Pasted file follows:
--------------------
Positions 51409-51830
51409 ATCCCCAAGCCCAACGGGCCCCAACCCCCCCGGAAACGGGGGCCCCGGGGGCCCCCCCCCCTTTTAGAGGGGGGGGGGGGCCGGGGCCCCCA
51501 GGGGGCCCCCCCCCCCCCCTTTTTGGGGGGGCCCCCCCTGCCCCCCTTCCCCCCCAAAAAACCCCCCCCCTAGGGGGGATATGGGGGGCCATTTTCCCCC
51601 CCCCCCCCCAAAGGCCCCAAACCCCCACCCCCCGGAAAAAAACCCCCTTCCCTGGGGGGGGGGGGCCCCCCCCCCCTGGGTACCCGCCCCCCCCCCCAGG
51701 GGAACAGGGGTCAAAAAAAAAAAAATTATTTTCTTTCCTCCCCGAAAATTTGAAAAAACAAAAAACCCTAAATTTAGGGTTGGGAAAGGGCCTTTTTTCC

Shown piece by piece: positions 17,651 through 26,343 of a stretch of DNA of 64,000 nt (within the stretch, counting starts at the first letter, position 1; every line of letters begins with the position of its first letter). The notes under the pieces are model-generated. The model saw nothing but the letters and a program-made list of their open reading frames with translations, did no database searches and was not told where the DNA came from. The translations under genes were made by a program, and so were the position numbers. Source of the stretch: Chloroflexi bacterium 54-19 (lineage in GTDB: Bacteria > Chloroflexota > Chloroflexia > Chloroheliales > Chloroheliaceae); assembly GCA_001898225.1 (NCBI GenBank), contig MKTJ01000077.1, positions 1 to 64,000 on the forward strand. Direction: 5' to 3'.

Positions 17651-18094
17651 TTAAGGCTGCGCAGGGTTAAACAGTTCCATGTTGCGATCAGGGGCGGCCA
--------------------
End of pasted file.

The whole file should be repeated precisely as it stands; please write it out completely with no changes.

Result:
Positions 51409-51830
51409 ATCCCCAAGCCCAACGGGCCCCAACCCCCCCGGAAACGGGGGCCCCGGGGGCCCCCCCCCCTTTTAGAGGGGGGGGGGGGCCGGGGCCCCCA
51501 GGGGGCCCCCCCCCCCCCCTTTTTGGGGGGGCCCCCCCTGCCCCCCTTCCCCCCCAAAAAACCCCCCCCCTAGGGGGGATATGGGGGGCCATTTTCCCCC
51601 CCCCCCCCCAAAGGCCCCAAACCCCCACCCCCCGGAAAAAAACCCCCTTCCCTGGGGGGGGGGGGCCCCCCCCCCCTGGGTACCCGCCCCCCCCCCCAGG
51701 GGAACAGGGGTCAAAAAAAAAAAAATTATTTTCTTTCCTCCCCGAAAATTTGAAAAAACAAAAAACCCTAAATTTAGGGTTGGGAAAGGGCCTTTTTTCC

Shown piece by piece: positions 17,651 through 26,343 of a stretch of DNA of 64,000 nt (within the stretch, counting starts at the first letter, position 1; every line of letters begins with the position of its first letter). The notes under the pieces are model-generated. The model saw nothing but the letters and a program-made list of their open reading frames with translations, did no database searches and was not told where the DNA came from. The translations under genes were made by a program, and so were the position numbers. Source of the stretch: Chloroflexi bacterium 54-19 (lineage in GTDB: Bacteria > Chloroflexota > Chloroflexia > Chloroheliales > Chloroheliaceae); assembly GCA_001898225.1 (NCBI GenBank), contig MKTJ01000077.1, positions 1 to 64,000 on the forward strand. Direction: 5' to 3'.

Positions 17651-18094
17651 TTAAGGCTGCGCAGGGTTAAACAGTTCCATGTTGCGATCAGGGGCGGCCA